There are two categories of senior civil servant: those who act as true mandarins in tendering advice and implementing ministerial decisions with strict objectivity, whether they conform with that advice or not, and those who take a robust interest and keen delight in politics and the political process itself. Anyone who has come across Lord O’Donnell – as he has since become – will be aware that he belongs more to the second than to the first category. He was especially effective in Whitehall in dealing with ministers who were either inexperienced or not very bright. Cameron, whose first office of state was that of prime minister, and Clegg, whom few would expect to win Mastermind, were putty in his hands. O’Donnell correctly identified that the international markets were waiting to see how serious the new government was likely to be in tackling the economic difficulties of the time, notably a deficit excessive both historically and by comparison with those of economies in the eurozone. He argued that announcing in the summer of 2010 that the next general election would not be held until 7 May 2015, barring exceptional circumstances, would constitute a promise of stability that the markets would love.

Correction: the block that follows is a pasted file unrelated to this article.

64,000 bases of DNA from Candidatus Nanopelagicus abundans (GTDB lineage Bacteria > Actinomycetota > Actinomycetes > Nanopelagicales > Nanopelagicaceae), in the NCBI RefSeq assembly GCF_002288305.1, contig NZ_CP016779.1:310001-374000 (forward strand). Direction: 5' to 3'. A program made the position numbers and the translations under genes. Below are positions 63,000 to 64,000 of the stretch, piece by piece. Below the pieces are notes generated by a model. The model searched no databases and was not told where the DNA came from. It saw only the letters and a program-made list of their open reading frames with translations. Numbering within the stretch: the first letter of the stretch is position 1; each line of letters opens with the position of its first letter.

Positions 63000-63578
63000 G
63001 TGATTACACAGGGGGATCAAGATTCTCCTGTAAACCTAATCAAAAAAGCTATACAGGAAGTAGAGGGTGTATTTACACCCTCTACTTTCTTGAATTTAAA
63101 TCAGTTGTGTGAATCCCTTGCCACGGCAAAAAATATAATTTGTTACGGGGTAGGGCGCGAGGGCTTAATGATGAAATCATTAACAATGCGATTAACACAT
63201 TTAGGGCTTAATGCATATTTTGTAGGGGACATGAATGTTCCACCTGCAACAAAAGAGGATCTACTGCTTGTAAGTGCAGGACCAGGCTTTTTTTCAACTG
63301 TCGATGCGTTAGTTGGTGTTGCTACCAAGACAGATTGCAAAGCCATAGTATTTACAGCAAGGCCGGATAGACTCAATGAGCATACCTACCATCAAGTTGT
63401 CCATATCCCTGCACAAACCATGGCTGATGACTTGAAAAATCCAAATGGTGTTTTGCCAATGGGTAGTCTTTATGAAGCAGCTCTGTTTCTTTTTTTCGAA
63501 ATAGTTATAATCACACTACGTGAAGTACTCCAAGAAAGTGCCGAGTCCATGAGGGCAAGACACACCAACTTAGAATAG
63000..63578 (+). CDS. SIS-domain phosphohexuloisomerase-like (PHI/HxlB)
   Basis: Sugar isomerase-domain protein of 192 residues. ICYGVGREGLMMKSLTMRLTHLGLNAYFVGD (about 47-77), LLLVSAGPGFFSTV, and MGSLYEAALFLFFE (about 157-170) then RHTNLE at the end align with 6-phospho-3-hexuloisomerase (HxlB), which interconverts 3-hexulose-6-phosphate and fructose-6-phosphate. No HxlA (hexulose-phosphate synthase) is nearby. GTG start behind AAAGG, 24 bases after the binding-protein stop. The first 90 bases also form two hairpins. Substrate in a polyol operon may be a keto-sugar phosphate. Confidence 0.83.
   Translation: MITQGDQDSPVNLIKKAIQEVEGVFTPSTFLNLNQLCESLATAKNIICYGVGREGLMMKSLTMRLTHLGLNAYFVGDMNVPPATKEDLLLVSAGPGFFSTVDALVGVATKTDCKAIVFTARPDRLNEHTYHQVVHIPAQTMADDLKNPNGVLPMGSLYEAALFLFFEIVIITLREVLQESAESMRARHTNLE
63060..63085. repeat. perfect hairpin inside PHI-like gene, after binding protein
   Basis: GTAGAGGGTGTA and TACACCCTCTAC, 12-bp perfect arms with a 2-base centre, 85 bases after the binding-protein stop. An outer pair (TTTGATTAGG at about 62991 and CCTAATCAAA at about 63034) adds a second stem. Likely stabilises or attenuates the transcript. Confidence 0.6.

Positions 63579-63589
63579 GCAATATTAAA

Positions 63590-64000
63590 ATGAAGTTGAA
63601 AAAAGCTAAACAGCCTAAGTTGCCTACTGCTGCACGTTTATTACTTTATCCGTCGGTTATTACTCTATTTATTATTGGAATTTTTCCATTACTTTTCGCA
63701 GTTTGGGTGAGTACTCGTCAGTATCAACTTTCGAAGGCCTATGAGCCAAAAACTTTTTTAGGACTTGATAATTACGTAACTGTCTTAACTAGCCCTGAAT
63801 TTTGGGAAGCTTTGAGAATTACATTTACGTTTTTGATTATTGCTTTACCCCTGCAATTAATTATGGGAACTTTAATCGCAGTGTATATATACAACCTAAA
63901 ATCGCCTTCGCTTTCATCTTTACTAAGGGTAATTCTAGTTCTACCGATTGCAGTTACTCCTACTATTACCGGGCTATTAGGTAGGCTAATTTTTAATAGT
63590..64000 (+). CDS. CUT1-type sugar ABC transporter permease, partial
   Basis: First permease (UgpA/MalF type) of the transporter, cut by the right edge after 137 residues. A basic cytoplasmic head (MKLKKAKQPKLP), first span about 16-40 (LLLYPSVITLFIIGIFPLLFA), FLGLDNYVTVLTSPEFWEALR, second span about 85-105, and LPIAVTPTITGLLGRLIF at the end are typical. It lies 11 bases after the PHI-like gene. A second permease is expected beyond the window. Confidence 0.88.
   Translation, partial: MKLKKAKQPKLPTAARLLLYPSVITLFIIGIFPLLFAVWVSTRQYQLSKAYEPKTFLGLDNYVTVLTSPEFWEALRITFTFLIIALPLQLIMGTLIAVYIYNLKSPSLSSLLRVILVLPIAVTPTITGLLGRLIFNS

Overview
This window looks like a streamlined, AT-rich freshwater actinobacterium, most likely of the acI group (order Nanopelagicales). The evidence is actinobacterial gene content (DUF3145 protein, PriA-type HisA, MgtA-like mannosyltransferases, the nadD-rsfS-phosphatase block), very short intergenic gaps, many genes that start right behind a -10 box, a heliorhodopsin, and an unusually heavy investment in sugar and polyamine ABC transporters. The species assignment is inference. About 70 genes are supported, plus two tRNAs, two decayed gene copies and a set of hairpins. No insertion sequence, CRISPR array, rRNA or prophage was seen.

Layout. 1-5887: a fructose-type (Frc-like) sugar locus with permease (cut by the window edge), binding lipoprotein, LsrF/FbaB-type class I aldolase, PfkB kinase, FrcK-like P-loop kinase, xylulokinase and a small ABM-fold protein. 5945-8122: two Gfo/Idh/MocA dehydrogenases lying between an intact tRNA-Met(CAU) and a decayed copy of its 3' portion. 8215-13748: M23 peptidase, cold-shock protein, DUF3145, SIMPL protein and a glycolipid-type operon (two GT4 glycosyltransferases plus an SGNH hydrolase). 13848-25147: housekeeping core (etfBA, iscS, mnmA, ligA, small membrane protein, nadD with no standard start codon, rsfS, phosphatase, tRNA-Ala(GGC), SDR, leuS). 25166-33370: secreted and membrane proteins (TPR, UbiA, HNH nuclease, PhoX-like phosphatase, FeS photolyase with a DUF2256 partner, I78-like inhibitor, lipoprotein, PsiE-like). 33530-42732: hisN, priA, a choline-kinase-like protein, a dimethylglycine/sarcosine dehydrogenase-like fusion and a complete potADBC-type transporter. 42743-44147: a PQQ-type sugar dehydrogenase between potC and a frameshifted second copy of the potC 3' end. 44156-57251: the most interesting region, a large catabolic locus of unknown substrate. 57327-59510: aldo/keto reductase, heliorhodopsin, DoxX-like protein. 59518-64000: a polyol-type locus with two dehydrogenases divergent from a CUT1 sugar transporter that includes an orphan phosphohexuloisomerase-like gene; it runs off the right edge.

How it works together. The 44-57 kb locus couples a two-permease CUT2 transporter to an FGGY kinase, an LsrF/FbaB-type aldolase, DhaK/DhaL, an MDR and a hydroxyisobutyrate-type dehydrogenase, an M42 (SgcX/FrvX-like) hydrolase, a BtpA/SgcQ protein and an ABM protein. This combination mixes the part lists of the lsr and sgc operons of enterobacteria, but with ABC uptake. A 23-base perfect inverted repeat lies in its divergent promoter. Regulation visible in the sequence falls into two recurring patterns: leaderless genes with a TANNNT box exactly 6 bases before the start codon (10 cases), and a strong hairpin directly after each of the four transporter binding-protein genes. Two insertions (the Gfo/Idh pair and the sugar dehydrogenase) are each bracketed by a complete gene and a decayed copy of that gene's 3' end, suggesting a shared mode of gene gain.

Whatever Cameron’s doubts about this – and in that way that he seems to lack conviction about almost everything, it is hard to discern whether he had strong feelings either way – he could see this might be a deal-breaker with the Lib Dems: and so, despite what he must have known would be deep hostility from many in his party, he signed up to the idea. So when Clegg, in his vapid and shallow speech on the second reading, said that the result of passing the bill would be “no more feverish speculation”, once a parliament entered its latter phase, “distracting politicians from getting on with running the country”, he told less than half the story. And those who should be running the country seem to have found plenty of distraction elsewhere to compensate for not having the date of a general election to speculate about.